Tin-foil hats notwithstanding, in the real world the PBK-1 delivered as promised. The measured responses that we got after the PBK-1 treatment were smoother than our manually-tuned results. Particularly, dips and peaks at around 30, 55 and 90Hz were much smoother. A narrow 90Hz crater that we have in our room was still present, but much better after using the PBK-1. Most importantly, things sounded slightly clearer after room correction with the PBK-1.
Finally, we were ready for serious auditioning. We expected a lot from the SUB 25 -- it is perched at the top of Paradigm's subwoofer food chain, after all. We're happy to report that after getting the setup dialed in, the SUB 25 did not disappoint. For perspective, our personal subwoofer also features a 15-inch driver in a big sealed cabinet, and it moves 20Hz waves across our living room. So we know what deep bass sounds like, and the Paradigm never once made us feel like we had taken a step backwards in performance.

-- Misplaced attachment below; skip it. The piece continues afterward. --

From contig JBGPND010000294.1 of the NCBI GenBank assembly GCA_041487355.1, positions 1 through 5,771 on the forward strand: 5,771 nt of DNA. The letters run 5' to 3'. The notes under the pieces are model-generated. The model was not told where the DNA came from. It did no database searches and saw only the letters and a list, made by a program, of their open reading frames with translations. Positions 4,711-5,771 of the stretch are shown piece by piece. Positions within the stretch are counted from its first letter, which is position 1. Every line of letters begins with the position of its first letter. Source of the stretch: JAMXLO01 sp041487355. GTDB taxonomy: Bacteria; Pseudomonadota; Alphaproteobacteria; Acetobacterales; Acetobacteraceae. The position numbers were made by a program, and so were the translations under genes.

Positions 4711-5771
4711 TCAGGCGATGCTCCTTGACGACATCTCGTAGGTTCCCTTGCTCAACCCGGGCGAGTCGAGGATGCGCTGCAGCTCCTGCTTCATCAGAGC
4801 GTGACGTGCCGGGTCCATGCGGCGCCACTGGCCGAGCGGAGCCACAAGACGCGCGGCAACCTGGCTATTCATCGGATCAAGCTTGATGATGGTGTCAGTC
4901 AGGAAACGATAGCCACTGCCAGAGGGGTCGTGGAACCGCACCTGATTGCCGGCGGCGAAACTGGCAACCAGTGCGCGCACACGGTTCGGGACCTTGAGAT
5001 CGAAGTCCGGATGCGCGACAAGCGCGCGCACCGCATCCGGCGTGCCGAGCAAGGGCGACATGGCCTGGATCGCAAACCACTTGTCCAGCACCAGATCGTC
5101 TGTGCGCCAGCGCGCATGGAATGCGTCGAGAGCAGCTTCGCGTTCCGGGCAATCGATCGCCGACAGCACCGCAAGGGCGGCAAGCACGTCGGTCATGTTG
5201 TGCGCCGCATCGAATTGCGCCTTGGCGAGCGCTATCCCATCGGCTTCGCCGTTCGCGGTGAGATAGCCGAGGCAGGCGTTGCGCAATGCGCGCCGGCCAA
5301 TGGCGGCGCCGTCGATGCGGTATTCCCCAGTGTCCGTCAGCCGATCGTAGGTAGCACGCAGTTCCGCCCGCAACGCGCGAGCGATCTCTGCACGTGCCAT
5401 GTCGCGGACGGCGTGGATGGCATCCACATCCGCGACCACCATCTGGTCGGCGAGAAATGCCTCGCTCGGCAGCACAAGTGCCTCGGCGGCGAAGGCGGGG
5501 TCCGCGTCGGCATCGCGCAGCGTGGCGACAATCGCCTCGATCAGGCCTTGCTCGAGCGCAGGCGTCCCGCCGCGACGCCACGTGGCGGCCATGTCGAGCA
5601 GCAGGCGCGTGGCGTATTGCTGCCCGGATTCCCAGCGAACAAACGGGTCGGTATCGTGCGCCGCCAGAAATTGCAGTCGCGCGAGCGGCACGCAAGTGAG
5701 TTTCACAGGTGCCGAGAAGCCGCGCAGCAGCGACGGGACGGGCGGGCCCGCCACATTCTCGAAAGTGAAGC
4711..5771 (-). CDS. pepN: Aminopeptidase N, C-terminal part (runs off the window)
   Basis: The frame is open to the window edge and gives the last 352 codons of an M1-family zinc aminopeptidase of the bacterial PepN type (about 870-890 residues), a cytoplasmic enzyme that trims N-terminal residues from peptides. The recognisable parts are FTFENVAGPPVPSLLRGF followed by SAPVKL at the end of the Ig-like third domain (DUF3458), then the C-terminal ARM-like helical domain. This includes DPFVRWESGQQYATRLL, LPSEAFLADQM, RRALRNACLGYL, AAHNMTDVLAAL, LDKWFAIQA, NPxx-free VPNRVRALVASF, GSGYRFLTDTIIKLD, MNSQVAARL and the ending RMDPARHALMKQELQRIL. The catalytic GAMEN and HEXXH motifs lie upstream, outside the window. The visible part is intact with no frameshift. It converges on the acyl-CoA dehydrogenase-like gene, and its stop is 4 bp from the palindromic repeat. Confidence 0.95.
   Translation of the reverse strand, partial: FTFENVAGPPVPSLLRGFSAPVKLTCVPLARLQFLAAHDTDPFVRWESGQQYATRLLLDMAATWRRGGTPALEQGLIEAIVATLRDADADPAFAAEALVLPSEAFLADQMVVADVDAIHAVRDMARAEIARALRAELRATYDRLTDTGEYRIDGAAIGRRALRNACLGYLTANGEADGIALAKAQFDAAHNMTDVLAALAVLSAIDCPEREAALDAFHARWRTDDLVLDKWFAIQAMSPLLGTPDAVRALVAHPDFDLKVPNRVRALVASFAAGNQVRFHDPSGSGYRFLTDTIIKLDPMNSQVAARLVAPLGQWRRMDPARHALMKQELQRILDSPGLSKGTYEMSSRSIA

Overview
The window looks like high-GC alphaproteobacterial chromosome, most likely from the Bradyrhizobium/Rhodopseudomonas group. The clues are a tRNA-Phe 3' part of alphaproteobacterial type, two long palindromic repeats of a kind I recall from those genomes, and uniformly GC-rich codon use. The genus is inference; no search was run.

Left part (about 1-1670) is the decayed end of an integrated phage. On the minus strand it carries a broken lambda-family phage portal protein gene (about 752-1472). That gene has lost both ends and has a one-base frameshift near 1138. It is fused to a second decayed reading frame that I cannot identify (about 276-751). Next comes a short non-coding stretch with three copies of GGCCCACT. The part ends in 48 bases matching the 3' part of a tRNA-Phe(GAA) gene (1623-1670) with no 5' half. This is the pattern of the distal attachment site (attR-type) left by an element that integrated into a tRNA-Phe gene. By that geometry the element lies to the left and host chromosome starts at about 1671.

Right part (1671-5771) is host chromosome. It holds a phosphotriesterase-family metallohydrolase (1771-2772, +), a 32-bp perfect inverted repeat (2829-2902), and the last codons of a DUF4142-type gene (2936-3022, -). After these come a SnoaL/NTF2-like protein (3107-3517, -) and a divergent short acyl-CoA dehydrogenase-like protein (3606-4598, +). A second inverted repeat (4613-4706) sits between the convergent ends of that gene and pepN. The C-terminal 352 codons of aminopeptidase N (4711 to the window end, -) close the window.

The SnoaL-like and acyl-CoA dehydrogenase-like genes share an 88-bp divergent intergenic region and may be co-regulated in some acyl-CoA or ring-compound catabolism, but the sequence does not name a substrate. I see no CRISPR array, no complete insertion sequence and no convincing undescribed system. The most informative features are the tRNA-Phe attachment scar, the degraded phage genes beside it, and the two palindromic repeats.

On music-only content, we really prefer the subwoofer to be almost invisible. Subwoofers that are boomy or have a strong peak (like less well-designed ported models) in their response tend to stick out and emphasize certain instruments. The SUB 25 did not show these kind of flaws -- the bass response was tight, quick and punchy when necessary (bass drums, for example), but also able to give plenty of "purr" to instruments like plucked stand-up bass. Of course, if you want to give your living room a little more of a club feel, just dial up the SUB 25's level and break out the glowsticks -- it'll do a fine job of that, too.